In an "important message" to the nation, Prime Minister Narendra Modi on Wednesday announced that India has entered the "elite space power" league with an anti-satellite weapon (A-SAT), successfully targeting a live satellite on a low earth orbit. The operation, called the 'Mission Shakti', was a "difficult target" to achieve, Modi said. The prime minister further added that it was completed successfully within three minutes of launch. The other three nations to have achieved this feat are United States, Russia and China.
What is an anti-satellite weapon?
A-SATs are space weapons that are designed to incapacitate or destroy satellites for strategic and military purposes. As of now, only India, Russia, China and the United States have demonstrated their capability to successfully shoot down defunct satellites. These 'weapons' help destroy satellites that impede a nation's ability to collect intelligence or direct attacks. They can be air, land or sea-based.
According to the US-based think tank 'Council on Foreign Relations', research into A-SATs began after the Soviet Union had launched the world's first satellite, Sputnik, in October 1957. By the 1980s, both US and the Soviet Union performed anti-satellite missile tests, all of them in technical violation of a 1967 UN treaty banning such activities.
In January 2007, China became the third country to conduct a successful test when it launched a ballistic missile with a kinetic-kill vehicle (KKV) payload on 11 January, 2007. It destroyed an inactive weather satellite. This test had followed three earlier failed attempts.
A-SATs continue to proliferate as both weapons and dual-use technologies. It was also widely speculated that the US ASAT test in 2008 was in retaliation to the Chinese test in 2007.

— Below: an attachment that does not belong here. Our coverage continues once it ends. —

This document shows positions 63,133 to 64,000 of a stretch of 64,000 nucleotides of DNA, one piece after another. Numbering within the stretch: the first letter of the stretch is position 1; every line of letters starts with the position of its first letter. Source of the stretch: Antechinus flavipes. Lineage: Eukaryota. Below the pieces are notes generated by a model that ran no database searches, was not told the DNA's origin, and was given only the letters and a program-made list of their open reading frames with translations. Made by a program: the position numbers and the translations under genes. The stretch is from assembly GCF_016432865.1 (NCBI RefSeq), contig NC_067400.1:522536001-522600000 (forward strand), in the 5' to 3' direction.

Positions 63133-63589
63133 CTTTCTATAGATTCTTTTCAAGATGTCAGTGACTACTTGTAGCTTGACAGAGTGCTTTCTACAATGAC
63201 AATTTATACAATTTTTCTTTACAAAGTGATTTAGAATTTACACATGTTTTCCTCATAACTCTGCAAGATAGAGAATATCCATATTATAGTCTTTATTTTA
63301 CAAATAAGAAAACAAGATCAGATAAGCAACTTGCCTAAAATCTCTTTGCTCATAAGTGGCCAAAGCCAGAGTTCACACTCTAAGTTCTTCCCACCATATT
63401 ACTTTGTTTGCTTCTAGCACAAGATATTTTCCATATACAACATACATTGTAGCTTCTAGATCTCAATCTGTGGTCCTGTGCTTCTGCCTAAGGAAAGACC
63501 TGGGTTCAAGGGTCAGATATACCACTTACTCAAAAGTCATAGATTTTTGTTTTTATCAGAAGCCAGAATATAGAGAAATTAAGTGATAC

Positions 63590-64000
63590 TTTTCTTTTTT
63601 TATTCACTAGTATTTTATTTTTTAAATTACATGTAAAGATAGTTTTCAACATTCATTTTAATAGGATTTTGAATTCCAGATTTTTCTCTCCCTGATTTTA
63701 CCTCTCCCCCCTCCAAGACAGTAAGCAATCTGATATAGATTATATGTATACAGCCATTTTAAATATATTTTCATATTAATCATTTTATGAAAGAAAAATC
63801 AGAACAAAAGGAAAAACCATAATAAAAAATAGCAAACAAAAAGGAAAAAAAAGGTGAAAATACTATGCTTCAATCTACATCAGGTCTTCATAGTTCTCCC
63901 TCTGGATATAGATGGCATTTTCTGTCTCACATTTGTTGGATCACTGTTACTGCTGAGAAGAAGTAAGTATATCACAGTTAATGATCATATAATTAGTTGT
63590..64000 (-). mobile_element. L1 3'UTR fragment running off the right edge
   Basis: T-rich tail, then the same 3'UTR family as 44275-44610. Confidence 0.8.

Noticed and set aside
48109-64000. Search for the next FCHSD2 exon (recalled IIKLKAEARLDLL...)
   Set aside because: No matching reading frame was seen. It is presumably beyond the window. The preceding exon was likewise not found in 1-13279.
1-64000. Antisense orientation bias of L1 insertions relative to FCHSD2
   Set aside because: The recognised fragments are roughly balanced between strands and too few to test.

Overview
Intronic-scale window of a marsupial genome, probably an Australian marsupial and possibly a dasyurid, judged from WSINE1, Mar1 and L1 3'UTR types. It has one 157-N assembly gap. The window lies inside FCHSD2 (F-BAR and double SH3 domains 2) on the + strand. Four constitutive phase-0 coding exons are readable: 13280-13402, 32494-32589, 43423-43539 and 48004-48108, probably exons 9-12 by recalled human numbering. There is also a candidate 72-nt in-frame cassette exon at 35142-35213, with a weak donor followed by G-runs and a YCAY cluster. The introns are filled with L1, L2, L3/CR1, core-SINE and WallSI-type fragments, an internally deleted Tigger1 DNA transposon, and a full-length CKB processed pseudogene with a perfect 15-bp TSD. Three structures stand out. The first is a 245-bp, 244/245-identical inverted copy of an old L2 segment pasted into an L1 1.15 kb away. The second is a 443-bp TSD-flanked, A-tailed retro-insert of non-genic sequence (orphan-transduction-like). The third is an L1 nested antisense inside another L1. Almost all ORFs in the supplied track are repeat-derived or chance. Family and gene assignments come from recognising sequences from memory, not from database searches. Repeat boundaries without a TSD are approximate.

During the 97th Indian Science Congress in Thiruvananthapuram, in January, 2010, the Defence Research and Development Organisation (DRDO) had announced that the nation was developing necessary technology that could be combined to produce a weapon to destroy enemy satellites in orbit. Subsequently, in February of that year, DRDO stated that India had "all the building blocks necessary" to integrate an anti-satellite weapon to neutralise hostile satellites in low earth and polar orbits.
Threat from China?
Even as being included in the elite space power club has drawn cheers from netizens across the country, analysts also tell us about the increasing "need" for such a weapon in the face of a growing threat from neighbouring China. A report in The Diplomat cited how China's own launch of an ASAT had caused anxiety and led to calls for a new space policy aimed at countering the growing might of the neighbour's space military program.
After China’s 2007 ASAT test, former Indian Army chief General Deepak Kapoor, was quoted in a report by The Times of India saying China’s space program was expanding at an “exponentially rapid” pace in both offensive and defensive capabilities, and that space was becoming the “ultimate military high ground” to dominate in the wars of the future.
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Updated Date: Mar 27, 2019 14:35:25 IST